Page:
The black lane. The palanquin. The forest drive. Morning visits. The bracelet of memory. Blind Kate. The print gallery. The departure

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R. Hunter, and Baldwin, Cradock, and Joy, 1821 - Readers
 

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Page 52 - The sun sets in night, and the stars shun the day; But glory remains when their lights fade away! Begin, ye tormentors! your threats are in vain, For the son of Alknomook shall never complain. Remember the arrows he shot from his bow; Remember your chiefs by his hatchet laid low : Why so slow? — do you wait till I shrink from the pain? No— the son of Alknomook will never complain.
Page 53 - ... shall never complain. Remember the wood where in ambush we lay, And the scalps which we bore from your nation away. Now the flame rises fast ; you exult in my pain ; But the son of Alknomook can never complain. I go to the land where my father is gone, His ghost shall rejoice in the fame of his son : Death comes, like a friend, to relieve me from pain ; And thy son, O Alknomook ! has scorned to complain.
Page 68 - you had yesterday apprized me of your errand, I should instantly have complied with the emperor's request ; but the horse he asks is now no more ; being surprised by your sudden arrival, and having nothing else to regale you with, I ordered him to be killed and served up to you last night for supper.
Page 54 - The Idea of this ballad was suggested several years ago by hearing a gentleman, who had resided many years In America ntnon^ the tribe called the Cherokees. sing a wild air, which he assured me it was customary for those people to chant with a barbarous Jargon, Implying contempt for their enemies In the moments of torture and death.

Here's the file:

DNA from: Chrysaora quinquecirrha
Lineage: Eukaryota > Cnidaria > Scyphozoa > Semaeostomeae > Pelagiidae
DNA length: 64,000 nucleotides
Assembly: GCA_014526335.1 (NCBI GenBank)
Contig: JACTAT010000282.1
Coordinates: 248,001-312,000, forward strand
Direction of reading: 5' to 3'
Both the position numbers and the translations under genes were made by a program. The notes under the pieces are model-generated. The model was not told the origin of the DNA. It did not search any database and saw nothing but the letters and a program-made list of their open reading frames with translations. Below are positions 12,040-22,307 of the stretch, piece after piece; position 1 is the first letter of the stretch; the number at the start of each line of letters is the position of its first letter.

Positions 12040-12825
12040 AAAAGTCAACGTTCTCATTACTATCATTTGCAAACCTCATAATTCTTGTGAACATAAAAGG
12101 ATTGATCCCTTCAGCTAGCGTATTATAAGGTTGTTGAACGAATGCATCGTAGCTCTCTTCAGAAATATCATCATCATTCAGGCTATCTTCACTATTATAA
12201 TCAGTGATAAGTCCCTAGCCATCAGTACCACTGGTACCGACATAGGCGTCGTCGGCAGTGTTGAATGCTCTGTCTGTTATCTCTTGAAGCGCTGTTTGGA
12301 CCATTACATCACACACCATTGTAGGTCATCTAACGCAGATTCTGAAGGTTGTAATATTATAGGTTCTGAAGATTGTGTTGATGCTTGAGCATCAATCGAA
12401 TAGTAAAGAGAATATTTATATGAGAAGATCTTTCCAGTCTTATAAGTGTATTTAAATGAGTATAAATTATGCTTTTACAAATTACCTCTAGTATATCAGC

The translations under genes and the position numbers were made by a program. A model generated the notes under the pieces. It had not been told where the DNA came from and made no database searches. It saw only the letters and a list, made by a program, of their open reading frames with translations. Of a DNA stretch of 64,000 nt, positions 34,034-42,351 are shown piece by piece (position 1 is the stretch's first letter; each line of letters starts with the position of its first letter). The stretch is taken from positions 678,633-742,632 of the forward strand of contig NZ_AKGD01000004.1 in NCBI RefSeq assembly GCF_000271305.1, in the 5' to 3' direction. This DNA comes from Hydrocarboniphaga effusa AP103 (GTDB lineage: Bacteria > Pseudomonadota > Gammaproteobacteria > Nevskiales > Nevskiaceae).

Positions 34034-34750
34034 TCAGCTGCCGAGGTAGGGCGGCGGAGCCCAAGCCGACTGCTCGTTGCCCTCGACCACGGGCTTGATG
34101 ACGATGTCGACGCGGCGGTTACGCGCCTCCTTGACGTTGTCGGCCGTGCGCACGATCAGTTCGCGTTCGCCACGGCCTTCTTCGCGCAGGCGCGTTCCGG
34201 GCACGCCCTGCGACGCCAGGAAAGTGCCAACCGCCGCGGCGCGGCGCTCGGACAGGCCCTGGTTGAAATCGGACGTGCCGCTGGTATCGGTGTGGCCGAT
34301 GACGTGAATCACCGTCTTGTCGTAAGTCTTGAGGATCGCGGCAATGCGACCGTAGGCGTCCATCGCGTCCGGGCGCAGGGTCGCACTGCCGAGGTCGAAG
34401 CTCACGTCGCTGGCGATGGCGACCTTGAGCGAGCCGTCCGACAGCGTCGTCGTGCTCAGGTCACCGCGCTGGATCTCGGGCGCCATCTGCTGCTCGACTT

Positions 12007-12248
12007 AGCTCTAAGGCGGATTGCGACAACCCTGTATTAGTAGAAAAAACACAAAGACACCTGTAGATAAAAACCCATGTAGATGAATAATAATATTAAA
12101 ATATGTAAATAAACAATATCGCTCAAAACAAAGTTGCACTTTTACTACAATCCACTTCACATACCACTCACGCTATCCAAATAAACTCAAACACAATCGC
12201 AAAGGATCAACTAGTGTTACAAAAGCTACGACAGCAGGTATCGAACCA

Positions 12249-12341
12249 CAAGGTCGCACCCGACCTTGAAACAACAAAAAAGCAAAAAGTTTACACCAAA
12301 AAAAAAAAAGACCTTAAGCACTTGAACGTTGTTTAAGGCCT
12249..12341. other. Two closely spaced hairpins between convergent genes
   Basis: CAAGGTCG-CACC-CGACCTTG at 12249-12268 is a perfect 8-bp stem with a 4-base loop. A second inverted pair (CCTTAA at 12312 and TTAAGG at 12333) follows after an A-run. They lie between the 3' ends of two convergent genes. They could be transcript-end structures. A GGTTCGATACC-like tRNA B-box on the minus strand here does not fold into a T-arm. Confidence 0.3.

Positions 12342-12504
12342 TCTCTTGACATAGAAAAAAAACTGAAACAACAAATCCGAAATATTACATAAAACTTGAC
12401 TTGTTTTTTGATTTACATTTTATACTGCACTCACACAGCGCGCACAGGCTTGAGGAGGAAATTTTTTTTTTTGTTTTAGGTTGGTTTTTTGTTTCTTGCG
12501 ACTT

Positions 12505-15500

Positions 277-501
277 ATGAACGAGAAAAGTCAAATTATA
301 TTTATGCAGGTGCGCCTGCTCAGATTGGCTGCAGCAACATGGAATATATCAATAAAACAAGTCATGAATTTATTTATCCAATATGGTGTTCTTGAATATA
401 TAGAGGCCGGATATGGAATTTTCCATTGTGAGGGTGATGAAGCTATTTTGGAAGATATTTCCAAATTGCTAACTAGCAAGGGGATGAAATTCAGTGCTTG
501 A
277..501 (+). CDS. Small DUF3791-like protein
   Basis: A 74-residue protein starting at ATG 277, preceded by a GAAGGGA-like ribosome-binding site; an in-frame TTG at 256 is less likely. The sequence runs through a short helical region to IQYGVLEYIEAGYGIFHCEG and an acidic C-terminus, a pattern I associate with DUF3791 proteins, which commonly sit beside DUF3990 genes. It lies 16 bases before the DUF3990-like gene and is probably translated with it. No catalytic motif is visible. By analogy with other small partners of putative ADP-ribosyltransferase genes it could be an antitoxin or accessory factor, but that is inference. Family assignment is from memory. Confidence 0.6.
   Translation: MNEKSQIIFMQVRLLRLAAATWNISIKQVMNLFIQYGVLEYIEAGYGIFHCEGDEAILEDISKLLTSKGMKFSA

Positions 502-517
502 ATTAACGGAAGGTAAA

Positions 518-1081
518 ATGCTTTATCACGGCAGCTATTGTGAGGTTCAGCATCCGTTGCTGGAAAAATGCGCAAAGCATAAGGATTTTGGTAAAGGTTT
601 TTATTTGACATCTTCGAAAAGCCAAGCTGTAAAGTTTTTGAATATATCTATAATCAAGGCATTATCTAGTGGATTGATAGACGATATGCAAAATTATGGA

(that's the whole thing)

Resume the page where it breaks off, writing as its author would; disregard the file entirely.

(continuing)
Page 66 - Well, my love, never mind his name, but let me hear what he says of Hatem," said Mrs. Egerton. " He says, ma'am, that ' his poems expressed the charms of beneficence, and his practice evinced that he wrote from his heart.
Page 53 - The idea of this ballad was suggested several years ago, by hearing a gentleman, who had resided many years in America among the tribe called the Cherokees, sing a wild air, which he assured me it was customary for those people to chant with a barbarous jargon, implying contempt for their enemies in the moments of torture and death. I have endeavoured to give something of the characteristic spirit and sentiment of those brave savages.
Page 72 - Honour rewards the brave and bold alone, She spurns the timorous, indolent, and base ; Danger and toil stand stern before her throne, And guard, so Jove commands, the sacred placed Who seeks her must the mighty cost sustain, And pay the price of fame — labour, and care, and pain.
Page 67 - Hatim's abode in a dark tempestuous night, at a season when all the horses were at pasture in the meadows. He was received in a manner suitable to the dignity of the imperial envoy, and treated that night with the utmost hospitality. The next day the officer delivered to Hatim his message from the Emperor, at which Hatim appeared greatly concerned.
Page 1 - And woe to those who train such youth, And spare to press the rights of truth, The mind to strengthen and anneal, While on the stithy glows the steel...

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